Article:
Young men are often portrayed as sexual predators. In relationships with young women, they are apparently only after "one thing". Drunken, leering louts, laughing about their conquests and using rude or sexist words to describe women - that's young men. Or is it?
Yesterday, I walked into the city centre to watch "Everest" at The Showroom Cinema. Just before I got there a young man came alongside me and I noticed that he was carrying a bunch of roses. He asked me the time and I told him twelve thirty.
We walked a few steps further on and cheekily, indicating the flowers, I said to him, "It's not Valentine's Day you know!"
"I know but I've got a date in Doncaster. It's our first date. I'm off to catch the train," he said.
"Is it a blind date?"
"No. I've known her a long time but only as a friend. This is different and to tell you the truth mate, I'm a bit nervous!"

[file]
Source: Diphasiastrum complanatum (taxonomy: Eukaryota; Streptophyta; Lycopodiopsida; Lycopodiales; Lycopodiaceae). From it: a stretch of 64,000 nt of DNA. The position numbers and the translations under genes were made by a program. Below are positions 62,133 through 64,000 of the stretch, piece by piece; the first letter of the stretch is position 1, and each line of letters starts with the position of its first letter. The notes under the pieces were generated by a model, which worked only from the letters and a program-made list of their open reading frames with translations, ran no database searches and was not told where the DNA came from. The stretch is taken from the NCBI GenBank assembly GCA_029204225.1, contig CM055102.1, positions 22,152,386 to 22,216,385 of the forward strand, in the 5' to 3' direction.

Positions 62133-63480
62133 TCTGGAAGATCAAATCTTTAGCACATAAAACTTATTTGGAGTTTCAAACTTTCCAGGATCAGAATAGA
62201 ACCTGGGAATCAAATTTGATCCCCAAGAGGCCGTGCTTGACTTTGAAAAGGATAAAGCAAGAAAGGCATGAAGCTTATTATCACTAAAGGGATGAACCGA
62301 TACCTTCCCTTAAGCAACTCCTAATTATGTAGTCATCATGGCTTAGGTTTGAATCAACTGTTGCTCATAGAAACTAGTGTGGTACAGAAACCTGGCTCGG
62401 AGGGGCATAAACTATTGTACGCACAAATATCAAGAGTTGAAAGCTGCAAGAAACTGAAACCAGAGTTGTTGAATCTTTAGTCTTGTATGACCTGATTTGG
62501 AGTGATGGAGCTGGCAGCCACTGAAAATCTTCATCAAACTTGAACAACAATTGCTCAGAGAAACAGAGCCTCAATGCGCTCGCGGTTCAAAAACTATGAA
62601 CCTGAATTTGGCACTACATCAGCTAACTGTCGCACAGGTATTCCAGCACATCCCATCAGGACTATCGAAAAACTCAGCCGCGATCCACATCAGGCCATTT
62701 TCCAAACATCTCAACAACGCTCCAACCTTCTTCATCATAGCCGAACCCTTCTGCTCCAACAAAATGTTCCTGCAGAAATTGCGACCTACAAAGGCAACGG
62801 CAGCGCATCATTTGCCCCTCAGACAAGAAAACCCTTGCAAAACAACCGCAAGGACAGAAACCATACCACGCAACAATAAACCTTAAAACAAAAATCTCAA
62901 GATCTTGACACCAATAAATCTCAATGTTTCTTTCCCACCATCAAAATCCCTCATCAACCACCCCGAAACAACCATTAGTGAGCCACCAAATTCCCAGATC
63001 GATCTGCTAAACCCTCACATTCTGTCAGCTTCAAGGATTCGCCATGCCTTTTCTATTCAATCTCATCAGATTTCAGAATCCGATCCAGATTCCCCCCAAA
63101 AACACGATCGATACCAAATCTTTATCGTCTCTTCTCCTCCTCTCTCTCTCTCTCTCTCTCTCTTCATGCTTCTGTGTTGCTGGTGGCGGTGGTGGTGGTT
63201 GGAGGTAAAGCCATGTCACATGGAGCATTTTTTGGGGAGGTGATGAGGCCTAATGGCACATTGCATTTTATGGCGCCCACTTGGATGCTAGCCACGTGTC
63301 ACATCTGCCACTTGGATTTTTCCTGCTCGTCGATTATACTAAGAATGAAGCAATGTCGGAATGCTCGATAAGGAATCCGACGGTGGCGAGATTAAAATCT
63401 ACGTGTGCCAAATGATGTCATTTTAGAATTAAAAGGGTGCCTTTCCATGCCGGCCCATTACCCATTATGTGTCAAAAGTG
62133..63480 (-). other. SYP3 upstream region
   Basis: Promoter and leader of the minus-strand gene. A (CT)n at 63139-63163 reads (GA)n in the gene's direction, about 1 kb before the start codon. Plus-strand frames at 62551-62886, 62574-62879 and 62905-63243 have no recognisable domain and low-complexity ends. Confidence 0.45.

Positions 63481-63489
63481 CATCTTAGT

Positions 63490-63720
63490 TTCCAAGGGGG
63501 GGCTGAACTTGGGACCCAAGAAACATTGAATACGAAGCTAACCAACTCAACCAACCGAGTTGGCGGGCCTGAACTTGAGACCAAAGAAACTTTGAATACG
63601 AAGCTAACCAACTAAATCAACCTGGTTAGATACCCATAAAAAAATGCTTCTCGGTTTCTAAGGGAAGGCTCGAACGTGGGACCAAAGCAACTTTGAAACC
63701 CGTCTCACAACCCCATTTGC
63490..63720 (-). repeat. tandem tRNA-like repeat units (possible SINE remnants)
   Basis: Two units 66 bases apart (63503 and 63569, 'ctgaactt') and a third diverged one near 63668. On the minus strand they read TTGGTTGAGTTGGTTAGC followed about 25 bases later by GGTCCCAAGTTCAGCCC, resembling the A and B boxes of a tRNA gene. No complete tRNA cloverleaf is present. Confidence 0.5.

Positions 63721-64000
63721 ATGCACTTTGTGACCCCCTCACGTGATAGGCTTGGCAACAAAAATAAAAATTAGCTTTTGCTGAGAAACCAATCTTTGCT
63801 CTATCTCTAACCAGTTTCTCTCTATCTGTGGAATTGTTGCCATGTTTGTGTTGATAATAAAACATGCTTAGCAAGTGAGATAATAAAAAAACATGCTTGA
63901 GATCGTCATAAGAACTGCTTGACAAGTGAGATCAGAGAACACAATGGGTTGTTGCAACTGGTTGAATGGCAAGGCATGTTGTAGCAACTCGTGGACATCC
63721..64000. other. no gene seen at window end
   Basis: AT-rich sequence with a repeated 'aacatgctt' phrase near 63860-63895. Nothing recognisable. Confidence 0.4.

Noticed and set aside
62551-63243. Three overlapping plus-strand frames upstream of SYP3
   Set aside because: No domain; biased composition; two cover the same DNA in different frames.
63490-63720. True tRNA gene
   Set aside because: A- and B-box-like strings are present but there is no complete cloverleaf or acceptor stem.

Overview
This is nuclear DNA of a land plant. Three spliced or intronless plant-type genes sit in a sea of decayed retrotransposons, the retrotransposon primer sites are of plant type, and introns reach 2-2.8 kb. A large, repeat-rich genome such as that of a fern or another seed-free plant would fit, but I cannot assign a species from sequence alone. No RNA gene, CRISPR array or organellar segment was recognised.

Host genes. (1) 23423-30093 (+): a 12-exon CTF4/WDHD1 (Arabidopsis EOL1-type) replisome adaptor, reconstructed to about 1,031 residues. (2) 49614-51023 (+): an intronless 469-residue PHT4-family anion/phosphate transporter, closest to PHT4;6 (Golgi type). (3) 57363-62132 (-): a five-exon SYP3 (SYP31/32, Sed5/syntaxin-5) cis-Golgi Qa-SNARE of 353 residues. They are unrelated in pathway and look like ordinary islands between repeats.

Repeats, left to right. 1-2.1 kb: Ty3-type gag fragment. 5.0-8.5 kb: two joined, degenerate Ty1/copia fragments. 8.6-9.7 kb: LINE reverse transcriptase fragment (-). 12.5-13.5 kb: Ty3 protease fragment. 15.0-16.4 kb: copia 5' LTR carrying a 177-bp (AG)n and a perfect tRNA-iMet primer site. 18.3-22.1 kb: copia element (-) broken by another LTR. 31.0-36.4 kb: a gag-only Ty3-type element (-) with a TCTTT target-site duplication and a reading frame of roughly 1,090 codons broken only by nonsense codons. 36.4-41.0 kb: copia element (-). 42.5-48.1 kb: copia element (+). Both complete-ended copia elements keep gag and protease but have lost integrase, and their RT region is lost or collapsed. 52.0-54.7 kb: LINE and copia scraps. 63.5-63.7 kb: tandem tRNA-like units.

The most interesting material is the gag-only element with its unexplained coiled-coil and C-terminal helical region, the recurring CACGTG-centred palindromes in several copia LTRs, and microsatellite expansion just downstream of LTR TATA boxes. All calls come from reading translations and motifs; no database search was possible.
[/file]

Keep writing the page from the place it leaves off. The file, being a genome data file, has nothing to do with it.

"Well I hope it goes well. The fact you already know her should help. You never know, she could be Miss Right!"
"I hope so."
And I watched him scurrying onwards to the railway station, roses clasped in his right hand and the hope of love in his heart. He did not fit the caricature of a loutish sexual predator. He was vulnerable, unfulfilled and he was seeking happiness through the magic of a loving relationship. It was a morning that promised so much for him - if she felt the same. And I do believe that that is how most young men really are.
"Everest" was a stunning film that gives the onlooker a breathtaking sense of the size, rugged geology and inhospitable weather of that mighty mountain. It also touches upon some of the reasons that drive climbers to tackle it despite the dangers it presents. I have always liked films like "Everest" - about adventure and human beings in challenging situations - cinematic interpretations of real life stories. In contrast, I happily admit that I have never seen or wanted to see any James Bond film nor any "Star Wars" film either. Just not my cups of tea.